Emmerson Mnangagwa, former vice-president of Zimbabwe, has been sworn in as the country’s president.
The swearing-in ceremony took place at a stadium in the country’s capital, Harare.
Luke Malaba, chief justice of Zimbabwe, administered the oath of office on Mnangagwa, who vowed “to be faithful to Zimbabwe, protect and promote the rights and people of Zimbabwe and discharge his duties to the best of his abilities”.
He succeeds Robert Mugabe, who was forced to step down after ruling for 37 years.
Mugabe had sacked Mnangagwa to apparently pave the way for Grace, his wife, to succeed him. This created friction in the ruling ZANU-PF.
After issuing a warning to Mugabe, the military seized power and placed the 93-year-old ruler under house arrest.
Mugabe, who initially resisted pressure to quit, reportedly struck an immunity deal with the military and the party leadership.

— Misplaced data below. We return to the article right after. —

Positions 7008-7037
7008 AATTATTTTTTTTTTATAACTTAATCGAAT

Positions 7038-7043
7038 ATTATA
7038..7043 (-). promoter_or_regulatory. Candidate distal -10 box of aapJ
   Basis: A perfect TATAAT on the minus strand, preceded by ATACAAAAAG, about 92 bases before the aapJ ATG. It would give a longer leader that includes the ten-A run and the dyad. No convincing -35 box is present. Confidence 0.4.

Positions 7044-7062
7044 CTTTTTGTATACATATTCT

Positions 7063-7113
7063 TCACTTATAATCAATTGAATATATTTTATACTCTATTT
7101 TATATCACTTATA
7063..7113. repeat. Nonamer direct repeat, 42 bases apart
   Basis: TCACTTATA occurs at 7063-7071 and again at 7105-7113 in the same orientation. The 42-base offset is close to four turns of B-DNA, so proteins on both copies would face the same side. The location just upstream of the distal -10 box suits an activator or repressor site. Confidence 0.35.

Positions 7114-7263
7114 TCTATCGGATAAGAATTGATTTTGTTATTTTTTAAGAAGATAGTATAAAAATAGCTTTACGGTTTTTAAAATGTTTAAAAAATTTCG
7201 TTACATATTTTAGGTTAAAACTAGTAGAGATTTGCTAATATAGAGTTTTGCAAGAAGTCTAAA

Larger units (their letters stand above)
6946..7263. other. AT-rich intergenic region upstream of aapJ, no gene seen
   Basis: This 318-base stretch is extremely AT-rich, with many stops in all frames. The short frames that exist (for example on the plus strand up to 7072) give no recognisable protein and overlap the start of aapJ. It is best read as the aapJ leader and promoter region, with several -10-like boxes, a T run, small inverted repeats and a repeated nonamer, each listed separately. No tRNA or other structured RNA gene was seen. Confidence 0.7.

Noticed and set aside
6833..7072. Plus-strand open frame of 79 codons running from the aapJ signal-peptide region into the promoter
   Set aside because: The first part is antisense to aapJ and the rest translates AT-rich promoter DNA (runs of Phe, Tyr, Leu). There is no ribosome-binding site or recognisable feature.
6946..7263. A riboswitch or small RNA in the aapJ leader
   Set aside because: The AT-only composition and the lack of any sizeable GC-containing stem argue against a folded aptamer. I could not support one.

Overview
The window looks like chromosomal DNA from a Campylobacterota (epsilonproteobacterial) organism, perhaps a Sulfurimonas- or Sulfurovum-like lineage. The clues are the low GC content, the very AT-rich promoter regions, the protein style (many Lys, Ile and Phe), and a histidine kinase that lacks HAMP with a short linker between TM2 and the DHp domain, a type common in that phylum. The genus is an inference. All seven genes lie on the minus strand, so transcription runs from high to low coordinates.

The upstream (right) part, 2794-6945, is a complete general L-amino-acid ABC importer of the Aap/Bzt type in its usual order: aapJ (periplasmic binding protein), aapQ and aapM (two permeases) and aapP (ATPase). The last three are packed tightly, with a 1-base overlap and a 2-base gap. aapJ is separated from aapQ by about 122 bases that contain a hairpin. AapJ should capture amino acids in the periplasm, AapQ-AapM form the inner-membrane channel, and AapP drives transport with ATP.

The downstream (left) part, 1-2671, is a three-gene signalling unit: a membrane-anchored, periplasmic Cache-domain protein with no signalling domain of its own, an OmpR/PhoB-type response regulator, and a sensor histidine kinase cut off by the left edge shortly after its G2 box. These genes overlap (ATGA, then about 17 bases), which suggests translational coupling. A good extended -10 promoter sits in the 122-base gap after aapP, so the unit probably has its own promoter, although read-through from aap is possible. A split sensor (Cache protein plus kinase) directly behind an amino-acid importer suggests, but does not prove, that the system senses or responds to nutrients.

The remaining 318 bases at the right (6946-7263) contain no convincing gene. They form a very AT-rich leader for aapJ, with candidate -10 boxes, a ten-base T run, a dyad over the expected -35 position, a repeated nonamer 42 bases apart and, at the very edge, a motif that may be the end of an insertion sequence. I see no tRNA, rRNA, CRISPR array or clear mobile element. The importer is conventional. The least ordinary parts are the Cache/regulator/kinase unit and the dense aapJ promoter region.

A government source said Mugabe told negotiators he wanted to die in Zimbabwe and had no plans to live in exile.
“It was very emotional for him and he was forceful about it,” said the source, who was not authorised to speak on the details of the negotiated settlement.
“For him, it was very important that he be guaranteed security to stay in the country…although that will not stop him from travelling abroad when he wants to or has to,” the source said.
When Mnangagwa spoke with his predecessor for the first time since he returned from exile, he assured Mugabe that he and his family would be safe in the country.
The state-owned The Herald newspaper said Mugabe and Mnangagwa had agreed that the former leader may not attend the swearing-in ceremony because he was tired.
The Southern African Development Community (SADC), an intergovernmental organisation has promised to work with the new president.
SADC is a 16-country intergovernmental organisation which is currently chaired by South Africa President Jacob Zuma.